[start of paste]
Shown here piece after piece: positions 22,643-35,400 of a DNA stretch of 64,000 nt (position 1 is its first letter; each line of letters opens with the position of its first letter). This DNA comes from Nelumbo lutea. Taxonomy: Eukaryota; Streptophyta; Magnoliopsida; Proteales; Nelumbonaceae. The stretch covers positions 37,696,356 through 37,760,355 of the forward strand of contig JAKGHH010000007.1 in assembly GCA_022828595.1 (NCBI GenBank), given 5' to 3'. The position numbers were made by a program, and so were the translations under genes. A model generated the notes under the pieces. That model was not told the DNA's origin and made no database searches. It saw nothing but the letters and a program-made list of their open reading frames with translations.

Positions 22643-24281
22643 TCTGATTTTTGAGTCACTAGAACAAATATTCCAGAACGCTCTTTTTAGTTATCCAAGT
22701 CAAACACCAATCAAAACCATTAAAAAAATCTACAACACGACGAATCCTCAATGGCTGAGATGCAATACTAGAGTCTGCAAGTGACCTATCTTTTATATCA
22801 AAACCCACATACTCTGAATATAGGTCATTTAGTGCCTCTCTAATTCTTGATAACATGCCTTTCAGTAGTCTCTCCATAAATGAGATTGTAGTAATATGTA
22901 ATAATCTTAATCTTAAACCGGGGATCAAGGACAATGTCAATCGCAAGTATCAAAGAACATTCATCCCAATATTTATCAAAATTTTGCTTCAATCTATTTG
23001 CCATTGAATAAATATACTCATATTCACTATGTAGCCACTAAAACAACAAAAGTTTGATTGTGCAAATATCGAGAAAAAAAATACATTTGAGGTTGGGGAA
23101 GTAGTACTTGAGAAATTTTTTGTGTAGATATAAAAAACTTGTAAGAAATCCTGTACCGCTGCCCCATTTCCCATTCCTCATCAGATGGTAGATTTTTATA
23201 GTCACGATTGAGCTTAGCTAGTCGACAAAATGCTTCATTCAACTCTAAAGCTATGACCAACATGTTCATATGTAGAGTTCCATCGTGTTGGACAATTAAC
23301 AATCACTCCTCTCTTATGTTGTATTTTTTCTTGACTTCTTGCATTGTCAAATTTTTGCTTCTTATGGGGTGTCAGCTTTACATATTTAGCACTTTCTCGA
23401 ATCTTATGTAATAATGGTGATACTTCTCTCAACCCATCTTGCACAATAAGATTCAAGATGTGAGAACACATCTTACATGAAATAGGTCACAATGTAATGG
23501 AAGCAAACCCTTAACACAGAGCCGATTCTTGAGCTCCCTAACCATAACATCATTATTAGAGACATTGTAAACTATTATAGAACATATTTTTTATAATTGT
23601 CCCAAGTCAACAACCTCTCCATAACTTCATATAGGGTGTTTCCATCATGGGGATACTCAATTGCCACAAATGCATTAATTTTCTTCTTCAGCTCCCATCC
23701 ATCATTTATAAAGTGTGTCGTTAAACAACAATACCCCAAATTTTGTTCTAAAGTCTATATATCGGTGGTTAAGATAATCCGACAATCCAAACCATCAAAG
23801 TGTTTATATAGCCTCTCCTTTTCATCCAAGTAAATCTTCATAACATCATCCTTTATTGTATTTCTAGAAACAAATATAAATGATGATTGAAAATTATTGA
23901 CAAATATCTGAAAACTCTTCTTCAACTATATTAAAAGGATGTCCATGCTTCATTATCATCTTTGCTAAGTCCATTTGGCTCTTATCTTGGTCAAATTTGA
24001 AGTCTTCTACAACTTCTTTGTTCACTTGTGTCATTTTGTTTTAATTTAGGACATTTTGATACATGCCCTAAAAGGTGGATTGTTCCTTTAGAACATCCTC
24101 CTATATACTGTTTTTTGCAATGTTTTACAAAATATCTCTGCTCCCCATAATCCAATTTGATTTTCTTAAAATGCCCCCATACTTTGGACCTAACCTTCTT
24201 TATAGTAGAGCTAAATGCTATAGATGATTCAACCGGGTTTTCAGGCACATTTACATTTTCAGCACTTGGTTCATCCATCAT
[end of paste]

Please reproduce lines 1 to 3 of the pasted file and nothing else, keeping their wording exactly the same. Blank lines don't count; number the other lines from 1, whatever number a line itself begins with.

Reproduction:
Shown here piece after piece: positions 22,643-35,400 of a DNA stretch of 64,000 nt (position 1 is its first letter; each line of letters opens with the position of its first letter). This DNA comes from Nelumbo lutea. Taxonomy: Eukaryota; Streptophyta; Magnoliopsida; Proteales; Nelumbonaceae. The stretch covers positions 37,696,356 through 37,760,355 of the forward strand of contig JAKGHH010000007.1 in assembly GCA_022828595.1 (NCBI GenBank), given 5' to 3'. The position numbers were made by a program, and so were the translations under genes. A model generated the notes under the pieces. That model was not told the DNA's origin and made no database searches. It saw nothing but the letters and a program-made list of their open reading frames with translations.

Positions 22643-24281
22643 TCTGATTTTTGAGTCACTAGAACAAATATTCCAGAACGCTCTTTTTAGTTATCCAAGT